Google without the desktop

New patent applications and a financial statement from Google arrived this morning. They point at a Google that’s growing a little less dependent on cables and desktop computers.

Google filed their annual report with the Securities and Exchange Commision today, and there are some interesting statements within it.

One area mentioned, that has a lot of room for growth for the Mountain View search giant, is the mobile device market. In the section of the report on “How We Provide Value to Users, Advertisers, and Content Owners and Producers” Google tells us:

Multiple Access Platforms. Mobile phones are a fundamental development platform for us. Many people around the world have their first experience of the Internet—and Google—on their mobile phones. We have continued to invest in improving mobile search and recently introduced the beta of Google Local for Mobile—a downloadable application for mobile phones that combines maps, directions, and satellite imagery to let people find relevant information when and where they need it, even if they are not close to a computer.

The Google Mobile page includes information on mobile versions of web search, news, a personalized home page, Gmail, and local search. Their Short Message Service (SMS) provides weather updates, movie listings, driving directions, and more. The mobile service I’ve used the most is the local search.

The financial statement later talks about expanding upon Google’s present advertising models, along a “broader range of media.”

Broader Range of Media. Our experiments with targeted ads in new media also open up new inventory options to AdWords advertisers. With the acquisition of dMarc in February 2006, Google plans to unite our network of advertisers with dMarc’s innovative radio ad distribution product. In addition, we have begun testing ad placements in mobile search in Japan. In each of these cases, our goal is to provide targeted advertisements with measurable performance. We are also currently testing ad placements in select magazines and newspapers and, among other things, experimenting with ways of streamlining the process of placing print ads.

I knew about the radio and print options (also desktop free approaches), but hadn’t heard about the mobile search ad placement testing in Japan.

We’ve seen Google recently make deals with Sony Ericsson, Motorola, and Vodafone to add mobile search to those providers of mobile services. Google also came out with a patent application on advertising on mobile phones in early January.

In addition to making it easier to use Google by phone, we also see some efforts to make it easier to connect with Google by laptops and other wireless devices with three patent applications published today at the site of the US Patent and Trademark Office.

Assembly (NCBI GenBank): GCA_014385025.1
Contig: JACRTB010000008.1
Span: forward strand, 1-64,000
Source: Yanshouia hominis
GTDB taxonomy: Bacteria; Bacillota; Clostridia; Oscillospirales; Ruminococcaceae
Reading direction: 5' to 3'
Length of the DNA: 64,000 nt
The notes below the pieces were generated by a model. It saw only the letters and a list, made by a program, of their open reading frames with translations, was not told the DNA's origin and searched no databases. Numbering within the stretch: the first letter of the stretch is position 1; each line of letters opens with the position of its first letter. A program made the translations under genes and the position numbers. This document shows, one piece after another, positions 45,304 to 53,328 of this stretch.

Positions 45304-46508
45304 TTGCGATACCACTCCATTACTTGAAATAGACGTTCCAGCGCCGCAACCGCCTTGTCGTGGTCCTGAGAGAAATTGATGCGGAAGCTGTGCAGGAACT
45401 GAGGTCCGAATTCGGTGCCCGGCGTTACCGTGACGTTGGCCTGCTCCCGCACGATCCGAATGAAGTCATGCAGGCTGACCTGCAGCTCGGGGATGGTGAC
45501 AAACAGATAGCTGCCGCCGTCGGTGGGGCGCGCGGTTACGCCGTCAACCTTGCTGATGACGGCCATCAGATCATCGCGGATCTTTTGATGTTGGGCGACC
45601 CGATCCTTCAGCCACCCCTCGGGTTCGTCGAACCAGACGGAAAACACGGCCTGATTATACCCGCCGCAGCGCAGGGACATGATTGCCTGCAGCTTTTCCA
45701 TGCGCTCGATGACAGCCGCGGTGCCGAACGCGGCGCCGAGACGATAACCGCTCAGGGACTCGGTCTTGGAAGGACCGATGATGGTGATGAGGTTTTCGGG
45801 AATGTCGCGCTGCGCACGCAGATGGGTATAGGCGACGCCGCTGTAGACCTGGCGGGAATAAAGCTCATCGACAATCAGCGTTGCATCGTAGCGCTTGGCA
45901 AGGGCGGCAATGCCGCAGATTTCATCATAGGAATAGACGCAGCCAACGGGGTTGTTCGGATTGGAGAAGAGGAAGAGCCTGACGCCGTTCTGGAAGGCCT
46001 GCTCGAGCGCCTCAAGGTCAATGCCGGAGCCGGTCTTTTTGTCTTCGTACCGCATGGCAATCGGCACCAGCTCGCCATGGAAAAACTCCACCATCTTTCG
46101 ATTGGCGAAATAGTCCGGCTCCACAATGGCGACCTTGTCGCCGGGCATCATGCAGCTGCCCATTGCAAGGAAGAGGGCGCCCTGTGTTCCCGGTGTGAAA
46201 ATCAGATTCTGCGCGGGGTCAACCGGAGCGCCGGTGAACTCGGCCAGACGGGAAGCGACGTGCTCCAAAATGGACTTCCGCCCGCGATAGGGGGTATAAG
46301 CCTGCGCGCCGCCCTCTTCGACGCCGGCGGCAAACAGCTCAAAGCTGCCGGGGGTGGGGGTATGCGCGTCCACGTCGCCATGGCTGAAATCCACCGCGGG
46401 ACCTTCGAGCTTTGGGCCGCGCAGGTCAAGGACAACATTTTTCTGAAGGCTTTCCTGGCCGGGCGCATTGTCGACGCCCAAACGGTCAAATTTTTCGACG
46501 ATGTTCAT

Method and system to provide wireless access at a reduced rate

Filed on September 14, 2004, and published today, the inventors of document number 20060059043 are Wesley T. Chan, Shioupyn Shen, and Georges Harik.

Abstract:

Methods and system for providing wireless access at a reduced rate. In one embodiment, access to a WAP is provided to an end-user at a rate subsidized by a first entity. The first entity includes advertisements in an end-user view.

Method and system to provide advertisements based on wireless access points

Also filed on September 14, 2004 and published today, the inventors of document number 20060059044 are Wesley T. Chan, Shioupyn Shen, and Georges Harik.

Abstract:

Methods and system to provide advertisements in a view of an end user accessing a wireless access point. The advertisements are related to the WAP based on a predetermined criterion.

Method and system for dynamically modifying the appearance of browser screens on a client device

Filed on September 15, 2004, and published today, the inventors of document number 20060058019 are Wesley T. Chan and Shioupyn Shen.

Abstract

In one embodiment, a connection of a client device to a wireless access point is identified. Further, the appearance of a screen presented on the client device is modified to reflect the brand associated with a provider of the wireless access point.

At some point in the future, googling will likely be something people do more with their phone and other handheld devices than on their desktop computers. That time might be closer than we may think.

4 thoughts on “Google without the desktop”

  1. Thanks for the heads-up on this one, Bill. If Google thinks it’s important, then it behooves us all to pay attention. I’m beginning to think that there are really two almost independent worlds: that’s the Desktop world and the Mobile world. You really can’t afford not to be visible in both.

  2. Thanks, Barry. That’s a good way of looking at this. When Google says “Mobile phones are a fundamental development platform for us,” we really should pay attention.

    There are a whole lot of other folks, including competitiors and potential partners for Google in the mobile space, which makes the area worth watching, and planning for carefully.

  3. How do you keep up with all of their new patents!? It seems like new ones are being released everyday. Anyway, I’m just starting to research mobile advertising and marketing. There’s a lot to be learned but it isn’t going anywhere, that’s for sure.

  4. Hi Mike,

    I search through a few thousand granted, and newly published pending patents each week.

    It can be a fair amount of work to do so, but I usually run across some interesting stuff when I do, which makes it worth doing.

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